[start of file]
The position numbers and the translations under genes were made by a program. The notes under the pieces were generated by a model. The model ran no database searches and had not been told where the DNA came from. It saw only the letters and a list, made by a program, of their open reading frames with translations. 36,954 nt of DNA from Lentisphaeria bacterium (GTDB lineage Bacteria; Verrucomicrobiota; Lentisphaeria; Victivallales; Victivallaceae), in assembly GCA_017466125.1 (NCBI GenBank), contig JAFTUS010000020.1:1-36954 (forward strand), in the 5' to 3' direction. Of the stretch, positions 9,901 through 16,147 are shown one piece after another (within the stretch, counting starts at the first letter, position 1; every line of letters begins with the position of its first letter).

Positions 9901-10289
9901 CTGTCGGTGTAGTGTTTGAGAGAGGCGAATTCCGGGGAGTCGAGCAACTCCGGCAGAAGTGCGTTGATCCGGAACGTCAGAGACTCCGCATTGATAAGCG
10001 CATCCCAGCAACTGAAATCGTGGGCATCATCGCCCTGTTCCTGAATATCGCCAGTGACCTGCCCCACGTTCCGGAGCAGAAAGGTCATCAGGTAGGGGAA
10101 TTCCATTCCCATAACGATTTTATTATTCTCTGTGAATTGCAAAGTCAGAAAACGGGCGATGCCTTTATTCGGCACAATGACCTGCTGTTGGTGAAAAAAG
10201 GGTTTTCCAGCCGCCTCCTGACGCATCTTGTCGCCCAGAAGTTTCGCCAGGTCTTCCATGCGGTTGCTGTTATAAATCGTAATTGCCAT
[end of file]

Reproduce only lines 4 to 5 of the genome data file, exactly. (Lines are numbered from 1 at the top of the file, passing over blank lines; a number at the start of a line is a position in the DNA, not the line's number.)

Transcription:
10001 CATCCCAGCAACTGAAATCGTGGGCATCATCGCCCTGTTCCTGAATATCGCCAGTGACCTGCCCCACGTTCCGGAGCAGAAAGGTCATCAGGTAGGGGAA
10101 TTCCATTCCCATAACGATTTTATTATTCTCTGTGAATTGCAAAGTCAGAAAACGGGCGATGCCTTTATTCGGCACAATGACCTGCTGTTGGTGAAAAAAG